Your horse’s respiratory rate (number of breaths he takes per minute) should be between 10-24 breaths per minute. Just as with heart rate it will be affected by exercise or pain and discomfort. You can measure the respiratory rate by either watching the movement of his nostrils, or the movement of his flank as he breathes in and out. Your vet will probably opt instead to listen to the flow of air, by listening on the trachea with a stethoscope at the bottom of your horse’s neck. If you have a stethoscope available it is worth trying this for yourself, to learn what your horse’s normal breath sounds are like. You want them to be clear rather than wheezy or crackly.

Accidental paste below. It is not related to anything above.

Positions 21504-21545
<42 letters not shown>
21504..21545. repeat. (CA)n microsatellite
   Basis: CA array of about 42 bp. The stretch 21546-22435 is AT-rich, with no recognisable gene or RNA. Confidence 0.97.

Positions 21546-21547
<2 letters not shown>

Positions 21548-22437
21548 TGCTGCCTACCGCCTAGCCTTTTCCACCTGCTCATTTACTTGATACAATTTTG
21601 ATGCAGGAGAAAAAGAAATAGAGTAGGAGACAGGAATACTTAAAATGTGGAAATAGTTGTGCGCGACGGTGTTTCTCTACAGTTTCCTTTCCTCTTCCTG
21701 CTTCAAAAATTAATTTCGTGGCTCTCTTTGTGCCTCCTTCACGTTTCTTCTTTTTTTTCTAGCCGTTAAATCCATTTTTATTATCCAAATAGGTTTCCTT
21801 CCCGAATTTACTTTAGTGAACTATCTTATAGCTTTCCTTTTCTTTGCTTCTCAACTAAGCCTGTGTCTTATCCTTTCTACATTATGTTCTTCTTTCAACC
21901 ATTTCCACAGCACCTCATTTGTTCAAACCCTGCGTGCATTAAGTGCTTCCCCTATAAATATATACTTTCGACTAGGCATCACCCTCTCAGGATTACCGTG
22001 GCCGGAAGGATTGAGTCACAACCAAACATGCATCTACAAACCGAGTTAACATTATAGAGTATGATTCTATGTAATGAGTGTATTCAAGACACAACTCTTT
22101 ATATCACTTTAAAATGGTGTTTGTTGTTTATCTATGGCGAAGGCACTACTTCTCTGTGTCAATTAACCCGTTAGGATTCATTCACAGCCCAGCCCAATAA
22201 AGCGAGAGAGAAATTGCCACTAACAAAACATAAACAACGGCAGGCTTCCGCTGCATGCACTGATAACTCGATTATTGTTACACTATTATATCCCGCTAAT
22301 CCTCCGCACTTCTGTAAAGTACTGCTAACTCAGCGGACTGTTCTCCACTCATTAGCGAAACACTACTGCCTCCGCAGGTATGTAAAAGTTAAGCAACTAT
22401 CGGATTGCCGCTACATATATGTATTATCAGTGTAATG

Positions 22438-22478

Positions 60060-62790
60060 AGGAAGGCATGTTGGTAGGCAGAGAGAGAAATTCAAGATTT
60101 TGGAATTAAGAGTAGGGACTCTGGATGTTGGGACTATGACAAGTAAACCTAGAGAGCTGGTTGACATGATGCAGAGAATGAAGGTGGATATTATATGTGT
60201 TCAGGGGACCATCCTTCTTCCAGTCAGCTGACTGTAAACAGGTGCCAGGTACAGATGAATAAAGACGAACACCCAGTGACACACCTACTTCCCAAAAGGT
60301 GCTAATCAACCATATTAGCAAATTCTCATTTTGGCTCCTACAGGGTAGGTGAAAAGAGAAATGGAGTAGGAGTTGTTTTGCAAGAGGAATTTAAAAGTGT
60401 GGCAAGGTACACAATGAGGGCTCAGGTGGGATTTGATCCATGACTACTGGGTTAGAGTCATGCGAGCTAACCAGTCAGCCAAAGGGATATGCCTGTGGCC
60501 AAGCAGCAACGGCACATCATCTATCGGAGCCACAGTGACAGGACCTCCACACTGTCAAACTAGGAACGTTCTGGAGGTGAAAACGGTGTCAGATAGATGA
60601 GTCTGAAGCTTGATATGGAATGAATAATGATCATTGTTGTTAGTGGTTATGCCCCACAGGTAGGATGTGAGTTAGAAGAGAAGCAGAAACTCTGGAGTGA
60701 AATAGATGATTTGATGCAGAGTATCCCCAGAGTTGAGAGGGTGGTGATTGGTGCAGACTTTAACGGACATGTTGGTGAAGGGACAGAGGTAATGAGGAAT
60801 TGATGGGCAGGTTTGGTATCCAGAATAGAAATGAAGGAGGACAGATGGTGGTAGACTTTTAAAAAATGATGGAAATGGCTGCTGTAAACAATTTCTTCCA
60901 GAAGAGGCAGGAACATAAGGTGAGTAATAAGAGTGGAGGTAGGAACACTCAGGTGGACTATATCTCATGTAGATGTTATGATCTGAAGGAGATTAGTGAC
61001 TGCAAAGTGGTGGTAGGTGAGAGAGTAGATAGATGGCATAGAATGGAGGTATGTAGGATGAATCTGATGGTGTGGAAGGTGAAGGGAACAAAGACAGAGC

Q: What causes splints in horses? A: Splints are inflammation or injury of the splint bones in the lower leg and/or the adjacent bones (such as the canon bone) and/or the associated ligaments. Splints are most commonly seen in young horses training at very high intensity levels, such as Thoroughbreds.